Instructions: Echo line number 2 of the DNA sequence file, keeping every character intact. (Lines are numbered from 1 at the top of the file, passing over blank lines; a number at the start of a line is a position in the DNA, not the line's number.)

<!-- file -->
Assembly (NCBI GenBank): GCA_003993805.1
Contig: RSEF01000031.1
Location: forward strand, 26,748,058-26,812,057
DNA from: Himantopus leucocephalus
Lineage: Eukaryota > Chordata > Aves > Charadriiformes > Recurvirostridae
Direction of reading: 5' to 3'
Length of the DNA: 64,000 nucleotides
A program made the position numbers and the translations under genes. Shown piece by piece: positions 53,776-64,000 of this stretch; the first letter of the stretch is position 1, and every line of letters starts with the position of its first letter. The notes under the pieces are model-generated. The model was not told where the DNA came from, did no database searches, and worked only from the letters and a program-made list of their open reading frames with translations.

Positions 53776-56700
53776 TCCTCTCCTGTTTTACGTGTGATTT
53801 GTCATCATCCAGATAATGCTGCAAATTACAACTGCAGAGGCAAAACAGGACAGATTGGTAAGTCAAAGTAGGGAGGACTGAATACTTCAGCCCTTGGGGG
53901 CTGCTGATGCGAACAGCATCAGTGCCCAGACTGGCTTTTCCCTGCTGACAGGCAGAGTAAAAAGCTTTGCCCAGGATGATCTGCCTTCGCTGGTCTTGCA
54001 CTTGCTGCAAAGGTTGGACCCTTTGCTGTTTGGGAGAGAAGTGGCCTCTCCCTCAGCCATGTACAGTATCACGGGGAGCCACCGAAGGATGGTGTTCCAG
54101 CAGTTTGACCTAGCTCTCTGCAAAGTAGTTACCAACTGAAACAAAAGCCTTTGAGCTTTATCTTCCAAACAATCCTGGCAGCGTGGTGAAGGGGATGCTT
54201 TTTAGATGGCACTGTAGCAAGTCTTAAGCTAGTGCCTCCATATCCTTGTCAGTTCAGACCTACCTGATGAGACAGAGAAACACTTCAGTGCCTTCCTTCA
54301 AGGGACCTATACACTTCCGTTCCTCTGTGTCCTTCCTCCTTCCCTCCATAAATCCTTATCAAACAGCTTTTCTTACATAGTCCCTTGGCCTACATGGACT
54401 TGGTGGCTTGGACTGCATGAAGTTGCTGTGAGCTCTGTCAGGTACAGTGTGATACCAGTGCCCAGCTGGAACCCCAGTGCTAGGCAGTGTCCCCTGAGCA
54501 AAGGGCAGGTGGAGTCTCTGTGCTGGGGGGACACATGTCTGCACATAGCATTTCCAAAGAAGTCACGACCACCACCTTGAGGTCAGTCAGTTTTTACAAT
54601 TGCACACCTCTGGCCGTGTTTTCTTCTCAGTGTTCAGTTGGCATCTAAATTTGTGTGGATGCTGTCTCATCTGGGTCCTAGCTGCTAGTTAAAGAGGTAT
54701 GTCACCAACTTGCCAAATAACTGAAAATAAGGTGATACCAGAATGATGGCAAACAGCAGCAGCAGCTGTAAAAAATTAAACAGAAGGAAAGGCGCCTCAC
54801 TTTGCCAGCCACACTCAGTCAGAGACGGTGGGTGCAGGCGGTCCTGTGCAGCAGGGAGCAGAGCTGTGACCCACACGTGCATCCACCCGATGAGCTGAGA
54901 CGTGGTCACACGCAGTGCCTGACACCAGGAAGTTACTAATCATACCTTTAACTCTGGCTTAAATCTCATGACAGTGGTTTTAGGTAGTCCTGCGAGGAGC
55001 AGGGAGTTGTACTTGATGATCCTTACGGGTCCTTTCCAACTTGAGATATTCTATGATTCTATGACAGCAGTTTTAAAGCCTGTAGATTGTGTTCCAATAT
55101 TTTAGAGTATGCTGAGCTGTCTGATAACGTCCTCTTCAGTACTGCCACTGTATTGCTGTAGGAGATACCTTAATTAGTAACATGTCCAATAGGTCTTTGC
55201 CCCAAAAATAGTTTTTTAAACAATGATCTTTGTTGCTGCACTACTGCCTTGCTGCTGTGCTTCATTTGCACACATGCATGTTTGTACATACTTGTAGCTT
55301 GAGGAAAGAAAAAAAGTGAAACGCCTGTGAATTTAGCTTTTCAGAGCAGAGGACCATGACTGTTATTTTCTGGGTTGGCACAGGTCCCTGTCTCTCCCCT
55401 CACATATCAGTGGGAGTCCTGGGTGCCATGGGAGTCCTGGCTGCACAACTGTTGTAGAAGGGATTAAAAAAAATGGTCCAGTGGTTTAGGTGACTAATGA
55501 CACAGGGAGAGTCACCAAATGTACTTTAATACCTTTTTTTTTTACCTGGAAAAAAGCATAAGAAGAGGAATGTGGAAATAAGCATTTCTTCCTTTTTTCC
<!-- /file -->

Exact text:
Contig: RSEF01000031.1